China’s Semiconductor Industry Thrives on Legacy Chips Despite US Sanctions

Despite US sanctions, China’s semiconductor industry has continued to advance, albeit with a significant gap remaining towards self-sufficiency. A report by SCMP reveals that US sanctions on China’s chip industry have failed to cripple the country, as production of legacy semiconductor chips using older lithography nodes surged by 40% in the first quarter of 2024.

At this pace, China is poised to dominate the legacy chip production industry, capturing an estimated 39% of the global market share by 2027. The remarkable production growth indicates China’s potential to become a global leader in older semiconductor chips.

A key driver behind China’s production surge lies in the absence of trade restrictions on “mature chips” or chips utilizing 28nm or older process technology. The US government has excluded older chips from its sanctions list to maintain supply chains, as these chips are widely used in devices ranging from smartphones to medical equipment and automobiles.

The US deems older chips as posing minimal national security threats. Excluding these chips from the sanctions list has propelled China’s semiconductor chip production to record highs, reaching 36.2 billion units in March alone.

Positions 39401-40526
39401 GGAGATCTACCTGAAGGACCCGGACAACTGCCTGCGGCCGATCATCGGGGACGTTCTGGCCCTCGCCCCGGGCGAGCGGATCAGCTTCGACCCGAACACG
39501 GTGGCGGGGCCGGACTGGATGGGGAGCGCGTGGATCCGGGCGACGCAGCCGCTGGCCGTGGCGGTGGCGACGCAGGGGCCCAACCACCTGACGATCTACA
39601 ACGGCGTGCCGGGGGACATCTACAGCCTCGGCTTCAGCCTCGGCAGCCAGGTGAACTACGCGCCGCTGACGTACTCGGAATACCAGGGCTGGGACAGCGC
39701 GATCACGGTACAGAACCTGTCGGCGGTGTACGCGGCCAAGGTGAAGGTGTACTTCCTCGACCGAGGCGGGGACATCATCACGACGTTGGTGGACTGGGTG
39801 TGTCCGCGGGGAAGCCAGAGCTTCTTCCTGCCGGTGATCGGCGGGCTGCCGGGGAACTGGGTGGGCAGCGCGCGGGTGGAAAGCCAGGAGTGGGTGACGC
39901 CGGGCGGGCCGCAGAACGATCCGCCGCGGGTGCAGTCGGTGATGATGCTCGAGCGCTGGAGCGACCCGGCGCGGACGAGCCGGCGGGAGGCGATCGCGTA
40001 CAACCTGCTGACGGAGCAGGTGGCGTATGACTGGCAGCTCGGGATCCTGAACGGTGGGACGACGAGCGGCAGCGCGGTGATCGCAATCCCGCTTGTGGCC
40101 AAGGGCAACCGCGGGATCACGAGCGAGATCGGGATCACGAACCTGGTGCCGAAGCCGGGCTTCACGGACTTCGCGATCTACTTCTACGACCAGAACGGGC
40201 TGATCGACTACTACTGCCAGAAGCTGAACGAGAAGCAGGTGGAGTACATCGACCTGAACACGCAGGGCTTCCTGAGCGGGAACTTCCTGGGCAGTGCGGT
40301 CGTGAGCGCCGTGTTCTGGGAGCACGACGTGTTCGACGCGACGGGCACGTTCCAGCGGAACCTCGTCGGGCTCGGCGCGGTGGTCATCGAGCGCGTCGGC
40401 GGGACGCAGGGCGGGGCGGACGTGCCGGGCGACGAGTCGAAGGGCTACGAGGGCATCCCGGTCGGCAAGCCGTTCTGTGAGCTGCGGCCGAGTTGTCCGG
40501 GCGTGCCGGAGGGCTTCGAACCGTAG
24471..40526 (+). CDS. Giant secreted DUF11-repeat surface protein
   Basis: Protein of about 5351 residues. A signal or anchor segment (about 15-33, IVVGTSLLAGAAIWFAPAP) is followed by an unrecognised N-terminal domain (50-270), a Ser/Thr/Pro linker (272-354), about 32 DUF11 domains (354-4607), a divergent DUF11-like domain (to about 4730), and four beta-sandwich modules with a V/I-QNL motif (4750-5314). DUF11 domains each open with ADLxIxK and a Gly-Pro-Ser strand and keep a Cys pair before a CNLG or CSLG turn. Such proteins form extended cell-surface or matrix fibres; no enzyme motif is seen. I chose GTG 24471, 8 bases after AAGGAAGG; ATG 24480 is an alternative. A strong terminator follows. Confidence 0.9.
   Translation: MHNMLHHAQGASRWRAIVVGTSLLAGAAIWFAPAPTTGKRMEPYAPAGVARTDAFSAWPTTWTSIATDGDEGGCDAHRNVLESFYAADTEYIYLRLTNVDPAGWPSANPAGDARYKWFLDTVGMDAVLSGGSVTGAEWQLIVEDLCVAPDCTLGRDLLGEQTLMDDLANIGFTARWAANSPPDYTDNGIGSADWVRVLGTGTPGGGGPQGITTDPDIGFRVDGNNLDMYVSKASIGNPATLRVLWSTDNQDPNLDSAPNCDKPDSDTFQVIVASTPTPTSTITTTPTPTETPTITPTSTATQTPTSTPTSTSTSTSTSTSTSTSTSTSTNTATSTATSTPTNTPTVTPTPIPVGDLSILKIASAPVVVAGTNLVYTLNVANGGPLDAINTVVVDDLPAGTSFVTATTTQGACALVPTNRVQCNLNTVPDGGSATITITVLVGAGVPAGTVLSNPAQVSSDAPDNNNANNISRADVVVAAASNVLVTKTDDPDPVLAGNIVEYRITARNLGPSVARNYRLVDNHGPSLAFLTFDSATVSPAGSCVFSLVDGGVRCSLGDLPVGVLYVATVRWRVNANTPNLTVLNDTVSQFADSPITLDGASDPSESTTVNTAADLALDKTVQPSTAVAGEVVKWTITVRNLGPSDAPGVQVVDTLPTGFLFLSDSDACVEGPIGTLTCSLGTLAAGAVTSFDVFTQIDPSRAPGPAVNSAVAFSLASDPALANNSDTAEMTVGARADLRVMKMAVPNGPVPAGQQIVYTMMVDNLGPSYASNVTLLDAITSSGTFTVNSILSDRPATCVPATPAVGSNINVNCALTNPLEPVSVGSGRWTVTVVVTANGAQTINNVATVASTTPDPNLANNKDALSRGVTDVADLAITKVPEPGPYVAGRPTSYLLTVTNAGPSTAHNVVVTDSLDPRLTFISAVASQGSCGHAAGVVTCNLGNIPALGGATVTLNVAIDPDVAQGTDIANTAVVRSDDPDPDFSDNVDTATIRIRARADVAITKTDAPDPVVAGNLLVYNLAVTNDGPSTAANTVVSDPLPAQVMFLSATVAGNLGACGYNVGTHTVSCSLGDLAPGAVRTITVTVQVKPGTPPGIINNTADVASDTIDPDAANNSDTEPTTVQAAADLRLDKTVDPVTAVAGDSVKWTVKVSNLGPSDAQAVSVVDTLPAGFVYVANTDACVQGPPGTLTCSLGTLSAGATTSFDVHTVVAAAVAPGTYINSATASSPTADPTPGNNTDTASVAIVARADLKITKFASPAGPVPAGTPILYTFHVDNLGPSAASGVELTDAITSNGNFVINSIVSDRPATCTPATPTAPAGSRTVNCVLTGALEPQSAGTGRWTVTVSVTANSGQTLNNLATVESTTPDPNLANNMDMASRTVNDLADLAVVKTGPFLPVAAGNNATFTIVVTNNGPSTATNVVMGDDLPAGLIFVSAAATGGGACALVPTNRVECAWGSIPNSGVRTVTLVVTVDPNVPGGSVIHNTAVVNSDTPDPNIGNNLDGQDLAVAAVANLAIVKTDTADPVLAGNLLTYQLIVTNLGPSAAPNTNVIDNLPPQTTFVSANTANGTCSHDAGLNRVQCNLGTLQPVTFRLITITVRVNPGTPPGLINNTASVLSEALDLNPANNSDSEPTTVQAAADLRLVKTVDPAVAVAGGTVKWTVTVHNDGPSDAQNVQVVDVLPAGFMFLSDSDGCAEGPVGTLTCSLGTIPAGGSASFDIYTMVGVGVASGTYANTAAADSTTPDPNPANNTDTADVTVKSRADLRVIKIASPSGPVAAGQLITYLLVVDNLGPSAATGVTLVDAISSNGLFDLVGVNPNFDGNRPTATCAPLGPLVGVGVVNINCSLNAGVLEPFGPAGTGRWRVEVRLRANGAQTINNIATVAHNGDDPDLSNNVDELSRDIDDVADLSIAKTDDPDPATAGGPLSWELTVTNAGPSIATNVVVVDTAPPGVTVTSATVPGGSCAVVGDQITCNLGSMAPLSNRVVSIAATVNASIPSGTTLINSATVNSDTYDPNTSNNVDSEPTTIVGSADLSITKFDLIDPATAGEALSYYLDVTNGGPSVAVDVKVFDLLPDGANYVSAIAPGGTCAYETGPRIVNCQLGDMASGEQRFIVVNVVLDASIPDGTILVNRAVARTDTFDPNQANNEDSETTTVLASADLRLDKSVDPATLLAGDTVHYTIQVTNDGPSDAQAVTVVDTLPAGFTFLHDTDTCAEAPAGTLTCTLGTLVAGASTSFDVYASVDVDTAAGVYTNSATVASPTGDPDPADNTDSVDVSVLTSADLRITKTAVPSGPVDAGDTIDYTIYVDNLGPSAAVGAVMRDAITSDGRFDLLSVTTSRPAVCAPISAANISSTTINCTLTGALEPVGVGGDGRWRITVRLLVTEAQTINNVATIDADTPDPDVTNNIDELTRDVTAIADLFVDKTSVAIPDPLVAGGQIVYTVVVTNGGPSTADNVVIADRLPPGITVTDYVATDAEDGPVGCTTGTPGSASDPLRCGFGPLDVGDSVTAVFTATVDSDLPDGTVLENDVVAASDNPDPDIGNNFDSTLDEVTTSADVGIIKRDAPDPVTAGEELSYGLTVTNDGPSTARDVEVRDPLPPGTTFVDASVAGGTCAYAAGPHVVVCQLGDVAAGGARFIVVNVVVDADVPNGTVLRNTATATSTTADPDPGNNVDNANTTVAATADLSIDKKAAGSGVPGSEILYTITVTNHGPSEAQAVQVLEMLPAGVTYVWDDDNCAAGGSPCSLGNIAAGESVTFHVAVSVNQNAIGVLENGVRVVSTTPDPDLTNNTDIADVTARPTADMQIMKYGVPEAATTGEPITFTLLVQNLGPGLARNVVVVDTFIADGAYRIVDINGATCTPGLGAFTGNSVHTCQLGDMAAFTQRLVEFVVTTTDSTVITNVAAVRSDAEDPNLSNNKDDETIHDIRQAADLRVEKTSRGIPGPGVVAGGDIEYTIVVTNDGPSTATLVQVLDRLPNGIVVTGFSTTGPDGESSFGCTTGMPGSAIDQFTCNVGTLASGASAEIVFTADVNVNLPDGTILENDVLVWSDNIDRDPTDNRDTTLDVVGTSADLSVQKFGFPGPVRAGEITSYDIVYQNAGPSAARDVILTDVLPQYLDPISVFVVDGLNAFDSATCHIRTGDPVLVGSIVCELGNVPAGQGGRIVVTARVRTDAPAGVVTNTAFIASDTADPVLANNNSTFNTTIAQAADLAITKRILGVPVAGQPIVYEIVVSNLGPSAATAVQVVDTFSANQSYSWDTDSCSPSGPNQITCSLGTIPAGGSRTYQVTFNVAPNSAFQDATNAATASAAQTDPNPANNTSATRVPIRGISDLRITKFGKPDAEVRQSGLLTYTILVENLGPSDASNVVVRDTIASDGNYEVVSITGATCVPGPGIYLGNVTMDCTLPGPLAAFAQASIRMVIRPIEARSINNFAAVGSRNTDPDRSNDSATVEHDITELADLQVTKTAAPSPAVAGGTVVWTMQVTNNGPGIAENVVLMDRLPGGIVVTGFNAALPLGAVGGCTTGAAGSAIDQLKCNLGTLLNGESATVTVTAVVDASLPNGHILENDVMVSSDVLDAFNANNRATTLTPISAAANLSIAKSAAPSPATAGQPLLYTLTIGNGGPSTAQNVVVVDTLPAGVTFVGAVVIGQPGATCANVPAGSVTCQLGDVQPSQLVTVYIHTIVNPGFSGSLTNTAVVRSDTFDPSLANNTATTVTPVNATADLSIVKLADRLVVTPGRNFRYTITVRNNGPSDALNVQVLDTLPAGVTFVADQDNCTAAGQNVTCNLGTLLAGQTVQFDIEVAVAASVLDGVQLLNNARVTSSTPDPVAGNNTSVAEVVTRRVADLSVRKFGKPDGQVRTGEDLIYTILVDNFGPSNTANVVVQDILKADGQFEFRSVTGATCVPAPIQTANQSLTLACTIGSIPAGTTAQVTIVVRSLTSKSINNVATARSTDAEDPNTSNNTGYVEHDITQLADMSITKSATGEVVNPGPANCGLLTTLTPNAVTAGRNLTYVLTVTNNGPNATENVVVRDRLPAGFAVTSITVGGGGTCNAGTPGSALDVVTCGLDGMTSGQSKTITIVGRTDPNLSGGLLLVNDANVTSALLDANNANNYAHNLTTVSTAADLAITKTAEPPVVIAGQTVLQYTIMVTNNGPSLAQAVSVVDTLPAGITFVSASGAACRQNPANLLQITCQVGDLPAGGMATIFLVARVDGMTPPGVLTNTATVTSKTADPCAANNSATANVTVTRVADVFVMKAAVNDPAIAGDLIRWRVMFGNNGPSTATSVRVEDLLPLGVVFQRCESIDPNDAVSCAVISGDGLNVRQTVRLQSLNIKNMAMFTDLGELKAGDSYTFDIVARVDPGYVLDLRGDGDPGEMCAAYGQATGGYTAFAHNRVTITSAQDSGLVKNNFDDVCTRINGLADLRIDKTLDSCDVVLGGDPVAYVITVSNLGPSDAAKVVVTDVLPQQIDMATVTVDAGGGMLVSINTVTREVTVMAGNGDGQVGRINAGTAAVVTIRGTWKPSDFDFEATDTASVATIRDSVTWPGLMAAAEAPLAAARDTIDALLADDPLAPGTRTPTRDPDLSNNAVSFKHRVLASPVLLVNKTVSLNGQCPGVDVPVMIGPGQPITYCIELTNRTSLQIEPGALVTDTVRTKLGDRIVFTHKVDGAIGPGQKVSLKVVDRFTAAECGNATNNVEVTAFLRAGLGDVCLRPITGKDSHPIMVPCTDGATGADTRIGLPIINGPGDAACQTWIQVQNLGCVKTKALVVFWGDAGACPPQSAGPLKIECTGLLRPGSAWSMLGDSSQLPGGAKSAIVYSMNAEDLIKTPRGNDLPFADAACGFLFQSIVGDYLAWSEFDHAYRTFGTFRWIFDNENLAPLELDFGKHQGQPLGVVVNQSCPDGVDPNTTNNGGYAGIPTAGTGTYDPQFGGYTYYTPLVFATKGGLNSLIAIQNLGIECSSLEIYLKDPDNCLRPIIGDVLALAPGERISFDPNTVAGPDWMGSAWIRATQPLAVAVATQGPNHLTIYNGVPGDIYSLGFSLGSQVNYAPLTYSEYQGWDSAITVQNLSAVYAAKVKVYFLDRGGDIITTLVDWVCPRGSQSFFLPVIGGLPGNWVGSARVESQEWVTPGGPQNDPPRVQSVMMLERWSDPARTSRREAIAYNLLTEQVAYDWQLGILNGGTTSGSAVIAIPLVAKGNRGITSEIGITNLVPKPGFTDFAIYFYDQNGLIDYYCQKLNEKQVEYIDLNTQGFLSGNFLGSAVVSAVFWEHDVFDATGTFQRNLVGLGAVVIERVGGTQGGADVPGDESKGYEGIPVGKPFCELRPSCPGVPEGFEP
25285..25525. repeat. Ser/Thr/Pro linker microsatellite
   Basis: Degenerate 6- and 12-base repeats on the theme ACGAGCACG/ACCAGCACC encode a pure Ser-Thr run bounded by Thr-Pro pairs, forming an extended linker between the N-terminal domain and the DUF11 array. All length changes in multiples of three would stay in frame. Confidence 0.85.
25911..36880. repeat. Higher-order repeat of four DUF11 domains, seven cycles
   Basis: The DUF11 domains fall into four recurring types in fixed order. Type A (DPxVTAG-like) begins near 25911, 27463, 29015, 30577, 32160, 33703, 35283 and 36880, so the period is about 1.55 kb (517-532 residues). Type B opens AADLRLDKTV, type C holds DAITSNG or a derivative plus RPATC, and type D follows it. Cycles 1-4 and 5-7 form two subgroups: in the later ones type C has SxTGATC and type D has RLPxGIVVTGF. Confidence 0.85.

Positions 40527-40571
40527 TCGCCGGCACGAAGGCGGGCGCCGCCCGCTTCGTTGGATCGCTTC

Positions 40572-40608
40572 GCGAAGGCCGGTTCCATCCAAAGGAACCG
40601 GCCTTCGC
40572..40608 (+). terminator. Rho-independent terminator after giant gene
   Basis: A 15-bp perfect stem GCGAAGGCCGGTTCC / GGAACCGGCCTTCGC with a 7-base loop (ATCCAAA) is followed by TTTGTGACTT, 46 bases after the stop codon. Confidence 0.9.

China’s production in the first quarter of 2024 is nearly triple that of the first quarter of 2019, when the country embarked on a mission to boost domestic chip production.

Due to US sanctions, China has shifted its focus towards mature semiconductor chips. Extensive government support has been instrumental in driving China’s production surge, leading to an oversupply situation.

If the US maintains its current regulations, China will be limited to producing chips using older lithography nodes, hindering its ability to compete with the likes of Intel and TSMC. With limited access to the necessary tools for manufacturing advanced processors, China’s path to self-sufficiency remains elusive.

Reports indicate that semiconductor chip imports grew by 12.7% in the first quarter of 2024, highlighting China’s significant distance from achieving self-sufficiency.

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